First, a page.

What are the different operators?

Arithmetic operators: 

The arithmetic operators are +, -, *, /. They work the same way as they do in other languages. There are three types of arithmetic operators which are as follows,


Integer arithmetic: 

Here operands are integer. For a=14 and b=4,
                                   a + b = 18        
                                   a / b = 3 (decimal part)          
                                   a % b = 2 (remainder of division)

Real arithmetic: 

Here, operands are only real number. Such as, if a=6.0 and b=7.0 then a/b=0.857143

Mixed model arithmetic: 

Here, one operand is real and another is integer. Such as,15/10.0=1.5 Whereas,15/10=1

Relational operators : 

The operators which are used to compare two numbers and take decision depending on their relation are called relational operators. Some relational operators are

Is less than
Is less than or equal
Is greater than
Is greater than or equal
Is equal to
Is not equal to

Logical operators: 

Operators which are used to combine two or more relational expressions are known as logical operators. There are three logical operators. They are,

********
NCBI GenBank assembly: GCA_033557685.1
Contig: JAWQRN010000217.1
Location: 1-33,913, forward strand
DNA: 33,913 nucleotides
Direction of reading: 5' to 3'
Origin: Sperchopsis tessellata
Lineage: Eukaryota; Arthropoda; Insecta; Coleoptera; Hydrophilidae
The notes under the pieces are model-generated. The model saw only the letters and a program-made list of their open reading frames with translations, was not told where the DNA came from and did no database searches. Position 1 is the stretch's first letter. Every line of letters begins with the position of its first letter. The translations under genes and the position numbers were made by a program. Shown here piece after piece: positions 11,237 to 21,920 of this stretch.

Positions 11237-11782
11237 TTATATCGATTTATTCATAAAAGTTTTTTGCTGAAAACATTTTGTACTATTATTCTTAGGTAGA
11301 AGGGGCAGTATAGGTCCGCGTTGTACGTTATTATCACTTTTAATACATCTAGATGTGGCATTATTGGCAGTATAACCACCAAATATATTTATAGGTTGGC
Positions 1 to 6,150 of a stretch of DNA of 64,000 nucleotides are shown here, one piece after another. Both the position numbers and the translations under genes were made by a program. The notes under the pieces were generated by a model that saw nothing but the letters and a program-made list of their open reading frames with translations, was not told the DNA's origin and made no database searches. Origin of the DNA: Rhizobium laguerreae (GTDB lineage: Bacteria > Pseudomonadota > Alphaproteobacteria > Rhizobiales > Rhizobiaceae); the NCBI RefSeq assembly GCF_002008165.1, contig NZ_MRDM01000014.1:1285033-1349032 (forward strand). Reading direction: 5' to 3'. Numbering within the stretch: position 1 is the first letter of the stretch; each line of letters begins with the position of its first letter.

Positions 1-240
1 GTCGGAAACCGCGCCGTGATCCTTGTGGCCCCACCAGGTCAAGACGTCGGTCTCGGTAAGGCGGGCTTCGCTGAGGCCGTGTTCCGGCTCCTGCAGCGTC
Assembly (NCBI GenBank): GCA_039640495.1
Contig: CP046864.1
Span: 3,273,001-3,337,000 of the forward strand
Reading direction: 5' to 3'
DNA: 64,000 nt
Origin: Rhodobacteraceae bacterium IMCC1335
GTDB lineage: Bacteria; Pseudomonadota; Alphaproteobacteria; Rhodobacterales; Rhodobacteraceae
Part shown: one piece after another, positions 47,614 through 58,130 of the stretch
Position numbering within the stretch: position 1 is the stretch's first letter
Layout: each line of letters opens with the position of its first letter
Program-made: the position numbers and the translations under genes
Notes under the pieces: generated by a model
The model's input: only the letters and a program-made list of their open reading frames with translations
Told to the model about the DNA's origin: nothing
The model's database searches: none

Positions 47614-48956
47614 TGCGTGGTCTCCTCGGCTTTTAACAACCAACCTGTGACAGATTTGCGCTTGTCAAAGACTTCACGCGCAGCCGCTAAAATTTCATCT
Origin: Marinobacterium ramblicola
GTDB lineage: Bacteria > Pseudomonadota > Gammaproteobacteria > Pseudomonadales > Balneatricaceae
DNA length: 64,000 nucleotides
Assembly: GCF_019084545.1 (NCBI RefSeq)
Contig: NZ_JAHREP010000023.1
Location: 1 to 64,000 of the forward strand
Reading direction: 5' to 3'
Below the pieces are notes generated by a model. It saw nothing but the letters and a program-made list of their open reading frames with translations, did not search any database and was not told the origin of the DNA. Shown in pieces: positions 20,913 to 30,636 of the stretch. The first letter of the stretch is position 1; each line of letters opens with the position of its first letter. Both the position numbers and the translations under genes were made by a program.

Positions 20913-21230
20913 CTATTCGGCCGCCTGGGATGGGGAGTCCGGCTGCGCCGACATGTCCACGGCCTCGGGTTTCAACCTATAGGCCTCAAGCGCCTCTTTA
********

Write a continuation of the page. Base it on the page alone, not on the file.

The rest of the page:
&&              meaning logical            AND
                   ||                 meaning logical            OR
                   !                  meaning logical            NOT

Assignment operators:

Operators which are used to assign the result of an expression to a variable are known as assignment operators. Consider an example,        

               x  +=  (y+1)

The operator += means ‘add y+1 to x’ or ‘increment x by y+1’. For y=2, the above statement results,   x  +=  3, that is (x = x + 3)


Increment and Decrement operators:

C allows two very useful operators not generally found in other languages. These are the increment and decrement operators, respectively ++ and --. The operator ++ adds 1 to the operand, while -- subtracts 1. There are some rules there for using ++ and -- operator.

Conditional operators: 

A ternary operator pair “ ? : ” is available in C to construct conditional expressions of the form exp1?exp2:exp3. The operator works as follows, exp1 is evaluated first. If it is nonzero (true) then the expression exp2 is evaluated and becomes the value of the expression. If exp1 is false, then exp3 is evaluated and becomes the value of the expression. For example, consider the following statements,

                          a = 10;
           b = 15;
           x = (a > b) ? a : b;

In this example x will be assigned the value of b.

Bitwise operators:

Operators which are used to manipulate data at their bit level are known as bitwise operators. Bitwise operators and their meanings are given below,

Bitwise AND
Bitwise OR
Bitwise exclusive OR
Shift left
Shift right

Special operators:

C supports some special operators of interest such as comma operator, sizeof operator, pointer operators (& and *) and member selection operators (. And ->).


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